Dimensions Of The Crown PZM 30D
The Crown PZM 30D is a beautifully crafted boundary microphone with the following dimensions:
- 3″ (7.62 cm) wide
- 2.5″ (6.35 cm) long
- .375″ (0.95 cm) tall
Here are a couple of diagrams from the Crown PZM 30D data sheet:
The flat shape of the PZM 30D allows it to act with extreme efficiency as a boundary mic. There is no space for sound to reflect of the boundary surface back into the mic capsule.
The PZM 30D is also easily mountable, whether that be on a wall, ceiling, floor, or other baffle/surface.
Durability Of The Crown PZM 30D
The detachable XLR connection makes the Crown PZM 30D more durable than its cabled counterparts.
The outer casing is also quite durable, though I would suggest exercising caution when positioning Crown PZM 30Ds on the floor, especially in high-traffic areas.
Frequency Response Of The Crown PZM 30D
The frequency response of the Crown PZM 30D is given as 20 Hz – 20,000 Hz. Here is the boundary microphone’s frequency response graph:
As we see, the response of the 30D is quite flat. This is another factor that makes the mic sound so natural.
There is a “rising” frequency response switchable option that adds slight brilliance and air to the mic’s capture as needed.
The low-frequency response depends on size of surface. Specifically, the low-end frequency response begins to shelve down at and below the frequency F, where F= 750/D and D= the shortest boundary dimension in feet. At approximately F=188/D, the output of the microphone is down 6 dB.
Note that the above frequency response graph is tested at an “infinite surface.” These types of surfaces include walls, floors, etc.
For more information on microphone frequency response, check out my article Complete Guide To Microphone Frequency Response (With Mic Examples).
The Audix ADX60
The Audio ADX60 is a sensitive pre-polarized condenser boundary microphone. Its rugged build offers excellent durability and its hemispherical pickup pattern is very consistent. This PZM mic sounds very natural and is designed for use on the road, at home, and in the studio.
Audix is featured in My New Microphone’s Top Best Microphone Brands You’ve Likely Never Heard Of.
Pickup Pattern Of The Audix ADX60
Unlike many PZM microphones which have an omnidirectional capsule, the Audix ADX60 is actually a cardioid microphone. Here are its polar pattern graphs:
When positioned flush against a surface, the ADK60 exhibits a pickup pattern very close to a hemisphere. This allows for a natural pickup of sound waves travelling from any direction toward the boundary against which the ADX60 is placed.
Dimensions Of The Audix ADX60
The ADX60 has a rugged but sleek design. Its dimensions are as follows:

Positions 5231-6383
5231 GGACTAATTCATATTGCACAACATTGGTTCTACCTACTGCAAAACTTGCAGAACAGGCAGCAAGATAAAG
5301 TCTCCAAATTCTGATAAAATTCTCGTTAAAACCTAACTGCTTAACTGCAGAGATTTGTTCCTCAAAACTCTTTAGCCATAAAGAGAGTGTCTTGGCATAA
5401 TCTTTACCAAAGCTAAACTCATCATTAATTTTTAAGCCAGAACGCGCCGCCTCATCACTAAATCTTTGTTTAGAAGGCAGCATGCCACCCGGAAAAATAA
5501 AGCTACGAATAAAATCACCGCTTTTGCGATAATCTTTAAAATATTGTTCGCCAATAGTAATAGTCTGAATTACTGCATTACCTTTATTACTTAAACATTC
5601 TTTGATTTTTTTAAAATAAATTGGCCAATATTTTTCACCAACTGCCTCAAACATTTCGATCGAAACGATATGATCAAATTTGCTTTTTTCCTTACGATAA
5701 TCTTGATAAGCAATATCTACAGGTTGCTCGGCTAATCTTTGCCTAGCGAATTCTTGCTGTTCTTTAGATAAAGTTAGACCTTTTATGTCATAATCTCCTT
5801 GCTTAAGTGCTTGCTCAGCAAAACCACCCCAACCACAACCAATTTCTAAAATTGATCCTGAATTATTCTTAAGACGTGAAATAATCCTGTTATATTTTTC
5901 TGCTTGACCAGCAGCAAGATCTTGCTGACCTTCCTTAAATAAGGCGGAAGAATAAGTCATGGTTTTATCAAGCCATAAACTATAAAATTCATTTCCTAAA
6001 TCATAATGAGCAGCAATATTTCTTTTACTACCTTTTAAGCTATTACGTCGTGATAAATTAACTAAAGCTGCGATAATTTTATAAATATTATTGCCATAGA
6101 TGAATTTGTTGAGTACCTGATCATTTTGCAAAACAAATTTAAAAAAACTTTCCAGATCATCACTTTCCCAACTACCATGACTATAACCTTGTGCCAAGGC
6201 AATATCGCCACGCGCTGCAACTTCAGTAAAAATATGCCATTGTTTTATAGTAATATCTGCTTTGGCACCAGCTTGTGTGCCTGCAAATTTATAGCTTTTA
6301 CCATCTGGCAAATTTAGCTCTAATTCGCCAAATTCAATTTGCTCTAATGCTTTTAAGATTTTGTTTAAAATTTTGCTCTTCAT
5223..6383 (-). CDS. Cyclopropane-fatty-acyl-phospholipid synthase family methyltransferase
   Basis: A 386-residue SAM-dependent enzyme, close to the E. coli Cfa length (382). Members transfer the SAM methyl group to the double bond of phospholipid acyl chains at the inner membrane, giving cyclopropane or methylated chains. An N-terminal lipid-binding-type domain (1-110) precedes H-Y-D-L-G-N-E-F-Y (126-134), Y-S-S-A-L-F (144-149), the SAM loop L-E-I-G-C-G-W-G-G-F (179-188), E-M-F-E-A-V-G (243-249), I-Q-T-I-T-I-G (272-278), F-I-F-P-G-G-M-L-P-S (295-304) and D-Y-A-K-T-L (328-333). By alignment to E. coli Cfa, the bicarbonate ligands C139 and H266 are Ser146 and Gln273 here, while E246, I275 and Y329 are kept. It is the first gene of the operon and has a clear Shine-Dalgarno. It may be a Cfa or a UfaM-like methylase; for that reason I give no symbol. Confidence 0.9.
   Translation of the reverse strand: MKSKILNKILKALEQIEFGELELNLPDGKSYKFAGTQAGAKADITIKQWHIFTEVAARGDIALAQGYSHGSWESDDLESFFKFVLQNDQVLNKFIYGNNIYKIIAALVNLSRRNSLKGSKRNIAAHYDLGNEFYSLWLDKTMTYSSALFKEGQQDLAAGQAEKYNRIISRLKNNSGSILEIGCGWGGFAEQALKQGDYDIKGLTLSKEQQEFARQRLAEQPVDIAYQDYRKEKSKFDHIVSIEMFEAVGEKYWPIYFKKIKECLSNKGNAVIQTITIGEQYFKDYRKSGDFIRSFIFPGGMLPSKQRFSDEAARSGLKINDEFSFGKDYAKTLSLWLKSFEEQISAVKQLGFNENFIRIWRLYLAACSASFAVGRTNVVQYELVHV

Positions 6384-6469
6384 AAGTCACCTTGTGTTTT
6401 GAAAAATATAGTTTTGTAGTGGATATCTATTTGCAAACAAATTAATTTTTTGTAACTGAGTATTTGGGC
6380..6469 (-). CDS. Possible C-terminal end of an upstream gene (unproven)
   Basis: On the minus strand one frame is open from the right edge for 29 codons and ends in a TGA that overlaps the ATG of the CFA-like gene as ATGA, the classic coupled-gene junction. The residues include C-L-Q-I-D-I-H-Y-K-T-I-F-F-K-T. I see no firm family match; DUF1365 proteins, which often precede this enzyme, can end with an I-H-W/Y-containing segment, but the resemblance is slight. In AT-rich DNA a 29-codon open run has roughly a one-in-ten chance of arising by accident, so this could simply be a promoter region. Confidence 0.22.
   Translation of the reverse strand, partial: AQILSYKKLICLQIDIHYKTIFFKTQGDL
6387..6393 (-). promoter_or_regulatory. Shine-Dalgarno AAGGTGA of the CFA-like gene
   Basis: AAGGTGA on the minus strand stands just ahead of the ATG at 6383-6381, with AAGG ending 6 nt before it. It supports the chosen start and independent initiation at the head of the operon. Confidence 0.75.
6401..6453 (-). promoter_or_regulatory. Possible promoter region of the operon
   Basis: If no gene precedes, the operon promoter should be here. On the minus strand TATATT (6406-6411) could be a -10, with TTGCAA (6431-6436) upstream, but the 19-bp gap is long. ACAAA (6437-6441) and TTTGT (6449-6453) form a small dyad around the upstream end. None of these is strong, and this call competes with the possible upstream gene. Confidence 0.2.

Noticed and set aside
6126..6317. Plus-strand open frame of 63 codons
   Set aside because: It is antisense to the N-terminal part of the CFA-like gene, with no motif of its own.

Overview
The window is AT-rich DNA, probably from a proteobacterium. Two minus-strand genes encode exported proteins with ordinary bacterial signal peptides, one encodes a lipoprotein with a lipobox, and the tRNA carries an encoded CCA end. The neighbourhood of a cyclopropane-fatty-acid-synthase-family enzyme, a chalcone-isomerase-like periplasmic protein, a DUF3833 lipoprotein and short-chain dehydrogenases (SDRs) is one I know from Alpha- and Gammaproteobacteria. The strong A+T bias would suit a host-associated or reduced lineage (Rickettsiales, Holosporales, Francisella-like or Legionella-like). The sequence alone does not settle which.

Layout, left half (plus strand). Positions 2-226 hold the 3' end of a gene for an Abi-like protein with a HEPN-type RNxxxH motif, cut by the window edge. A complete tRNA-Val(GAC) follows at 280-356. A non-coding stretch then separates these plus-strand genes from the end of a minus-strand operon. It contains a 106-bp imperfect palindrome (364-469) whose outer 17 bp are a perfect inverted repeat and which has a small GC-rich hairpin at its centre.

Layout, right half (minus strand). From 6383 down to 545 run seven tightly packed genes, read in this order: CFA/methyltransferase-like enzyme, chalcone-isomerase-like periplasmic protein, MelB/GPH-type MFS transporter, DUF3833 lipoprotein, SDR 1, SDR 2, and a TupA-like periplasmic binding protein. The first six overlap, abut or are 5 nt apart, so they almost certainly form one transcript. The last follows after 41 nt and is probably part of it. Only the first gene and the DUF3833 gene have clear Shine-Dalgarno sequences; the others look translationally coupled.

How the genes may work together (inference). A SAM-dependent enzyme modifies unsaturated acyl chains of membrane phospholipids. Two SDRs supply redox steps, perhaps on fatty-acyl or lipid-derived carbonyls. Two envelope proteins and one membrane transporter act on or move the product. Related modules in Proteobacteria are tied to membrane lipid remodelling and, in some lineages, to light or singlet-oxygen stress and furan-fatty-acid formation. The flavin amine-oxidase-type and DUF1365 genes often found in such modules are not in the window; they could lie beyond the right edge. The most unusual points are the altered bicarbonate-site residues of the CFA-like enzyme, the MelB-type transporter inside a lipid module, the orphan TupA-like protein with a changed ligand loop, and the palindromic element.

- 65 mm (2.56″) wide
- 80 mm (3.15″) long
- 21 mm (0.83″) tall
Here is a couple of diagram from the Audix ADX60 specifications sheet:
As we can imagine, this flat design is a big factor that makes the ADX60 an excellent boundary mic. The capsule will sit practically flush against the surface and capture phase coherent signals from the acoustic space without any rear reflections.
Durability Of The Audix ADX60
The Audix is designed to be durable. Its shape makes it difficult to snap and it can bear some weight when used as a floor mic (althought I would highly recommend keeping the ADX60 away from foot traffic areas.
The detachable mini XLR connection adds to the durability and longevity of this microphone. As mentioned before, a mic with a built-in cable is likely to experience problems before a mic without a built-in cable.
Frequency Response Of The Audix ADX60
The frequency response of the Audix ADX60 is given as 50 Hz – 18,000 Hz. Here is the frequency response graph of the boundary mic:
We see that the ADX60’s response is fairly flat but also fairly coloured.
The presence/high-end sensitivity boost picks up the brighter details and characteristics of a room and the sound happening with that room. This can be of great benefit in music recordings and in broadcast applications.
The low-end response of the ADX60 appears to be weak on the graph and is only rated down to 50 Hz. However, in listening to this microphone, we hear a natural enough low-end and mid-frequency response that makes this a practical boundary microphone for most practical applications.
So there are my top two recommended boundary microphones and my reasons for recommending them. Whether you’re recording drums or a full band in a live room, a sporting event in a stadium, an orchestra in a concert hall, or a meeting in a teleconferencing room, these two mics should be on the top of your considerations list.
- Crown PZM 30D: Best boundary microphone.
- Audix ADX60: Best durable boundary microphone.
For all the My New Microphone mic/gear recommendations, please check out my page Recommended Microphones And Accessories.